By Valérie Charbonneau
Angiosperm wood anatomy, Campylobacter jejuni, pathogenic bacteria… Pretty complicated terms for your average person. But everyday stuff for Carole Beaudry. The proud science student is graduating along with 1,800 others, most of whom will be at Convocation October 25. But how did she get there? You’re in for a surprise.
At birth Beaudry was diagnosed with mild to moderate hearing loss. Over the years, her hearing worsened and she became deaf.
In 2008, Beaudry began a degree in health sciences, but quickly switched to biology, developing a particular interest in micro-organisms and agriculture. To take in all the information from her professors and participate in group discussions, she used two interpreters.
“They would translate the language spoken to sign language, my mother tongue,” she explains. “As I only know Quebec Sign Language (LSQ) and I’ve taken many courses in English, my interpreters had to work with three languages, from English to French to LSQ, and vice versa.”
A painstaking process
Here’s how it worked: English to French, then French to LSQ, and LSQ to French, then French to English, a dual interpretation process.
“I was entitled to two interpreters, because dual interpretation is extremely draining. They took turns, changing every 20 minutes,” says Beaudry.
In 2012, Beaudry registered for the CO-OP program and completed several placements, including one abroad.
“I went working at the University of Ulm, Germany, as a laboratory research assistant in botany and ecology. My research was on the angiosperm wood anatomy and hydraulic parameters of water transporting cells in plants.”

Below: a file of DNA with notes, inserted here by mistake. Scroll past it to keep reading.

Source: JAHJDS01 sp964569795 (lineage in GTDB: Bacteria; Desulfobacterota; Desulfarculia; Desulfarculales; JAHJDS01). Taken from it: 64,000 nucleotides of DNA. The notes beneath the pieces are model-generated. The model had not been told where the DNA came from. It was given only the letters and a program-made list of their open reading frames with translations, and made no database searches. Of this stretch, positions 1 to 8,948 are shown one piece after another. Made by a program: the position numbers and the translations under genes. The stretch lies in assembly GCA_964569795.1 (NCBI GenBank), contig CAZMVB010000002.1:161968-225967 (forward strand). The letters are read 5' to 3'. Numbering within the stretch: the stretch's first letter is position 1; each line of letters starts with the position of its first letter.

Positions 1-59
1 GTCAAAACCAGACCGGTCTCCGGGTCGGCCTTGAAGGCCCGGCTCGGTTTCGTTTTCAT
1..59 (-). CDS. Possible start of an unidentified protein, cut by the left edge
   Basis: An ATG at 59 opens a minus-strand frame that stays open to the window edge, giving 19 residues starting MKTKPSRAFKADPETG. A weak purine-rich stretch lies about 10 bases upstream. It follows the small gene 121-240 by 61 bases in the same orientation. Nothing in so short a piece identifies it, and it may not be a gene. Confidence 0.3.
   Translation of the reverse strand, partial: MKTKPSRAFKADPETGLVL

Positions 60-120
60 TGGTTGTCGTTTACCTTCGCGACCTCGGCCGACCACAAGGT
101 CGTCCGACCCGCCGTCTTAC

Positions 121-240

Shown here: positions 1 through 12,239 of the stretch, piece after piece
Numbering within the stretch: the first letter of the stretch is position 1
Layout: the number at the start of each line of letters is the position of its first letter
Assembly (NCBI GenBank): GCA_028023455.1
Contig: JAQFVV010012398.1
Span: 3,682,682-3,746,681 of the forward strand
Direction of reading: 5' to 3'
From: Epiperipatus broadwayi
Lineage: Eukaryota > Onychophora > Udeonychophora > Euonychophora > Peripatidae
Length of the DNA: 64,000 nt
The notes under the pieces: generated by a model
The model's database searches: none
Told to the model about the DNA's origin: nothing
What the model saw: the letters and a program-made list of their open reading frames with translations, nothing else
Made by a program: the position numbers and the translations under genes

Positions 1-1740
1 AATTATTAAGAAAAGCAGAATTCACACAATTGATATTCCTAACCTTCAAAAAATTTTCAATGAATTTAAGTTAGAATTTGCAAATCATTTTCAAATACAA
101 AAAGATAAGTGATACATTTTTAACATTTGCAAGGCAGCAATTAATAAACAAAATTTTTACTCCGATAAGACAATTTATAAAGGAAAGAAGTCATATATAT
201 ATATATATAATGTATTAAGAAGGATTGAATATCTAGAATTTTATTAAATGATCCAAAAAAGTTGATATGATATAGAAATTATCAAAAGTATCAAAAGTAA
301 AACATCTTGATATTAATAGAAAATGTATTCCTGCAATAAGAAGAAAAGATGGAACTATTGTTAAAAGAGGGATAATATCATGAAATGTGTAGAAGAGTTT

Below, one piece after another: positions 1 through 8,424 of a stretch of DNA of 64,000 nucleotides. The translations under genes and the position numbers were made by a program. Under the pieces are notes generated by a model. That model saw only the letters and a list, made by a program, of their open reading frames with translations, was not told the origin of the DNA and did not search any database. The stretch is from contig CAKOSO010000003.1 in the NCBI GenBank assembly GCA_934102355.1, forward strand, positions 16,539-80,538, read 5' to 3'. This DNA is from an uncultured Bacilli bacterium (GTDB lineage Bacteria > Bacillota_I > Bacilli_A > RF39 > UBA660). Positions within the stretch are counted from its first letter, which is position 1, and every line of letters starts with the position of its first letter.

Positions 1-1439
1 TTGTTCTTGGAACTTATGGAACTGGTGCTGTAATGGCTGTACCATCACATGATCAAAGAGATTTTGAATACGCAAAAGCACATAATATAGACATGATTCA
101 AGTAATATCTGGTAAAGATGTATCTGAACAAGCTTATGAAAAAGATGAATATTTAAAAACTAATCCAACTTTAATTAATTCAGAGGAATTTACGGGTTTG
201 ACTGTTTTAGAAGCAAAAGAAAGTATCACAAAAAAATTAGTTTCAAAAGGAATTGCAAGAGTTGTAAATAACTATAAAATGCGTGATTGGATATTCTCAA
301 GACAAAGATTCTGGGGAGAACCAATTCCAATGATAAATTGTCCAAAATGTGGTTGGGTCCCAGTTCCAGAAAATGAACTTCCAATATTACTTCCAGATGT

In 2013, she worked for the Public Health Agency of Canada, in Lethbridge, Alberta, as a molecular research technician. In 2014, she completed a CO-OP placement at the Canadian Food Inspection Agency, in Ottawa, in the same role.
In 2014, Beaudry headed off to Tanzania for a 19-day course on ecosystems and socio-economic trends in that country.
“The Tanzanian economy is largely dependent on agriculture and tourism,” she says. “It’s a problem for those who rely on agriculture because they’re all competing for arable land.”
From 2011 to 2015, Beaudry worked in the National Capital Region, with livestock and hydroponics farming.
“I monitored animal health and observed behaviour changes to prevent loss. I kept watch on pregnant goats that were due, ensuring there were no complications. I performed grafting in order for orphaned kids (goats) to be accepted by their foster mothers.”
Courage and achievement don’t always go hand in hand, but for Beaudry they seem to. When she began her studies, she spoke little English. But after extensive reading, several university courses and lots of practice, she’s added the language to her repertoire, making her a trilingual (English/French/LSQ) biology grad!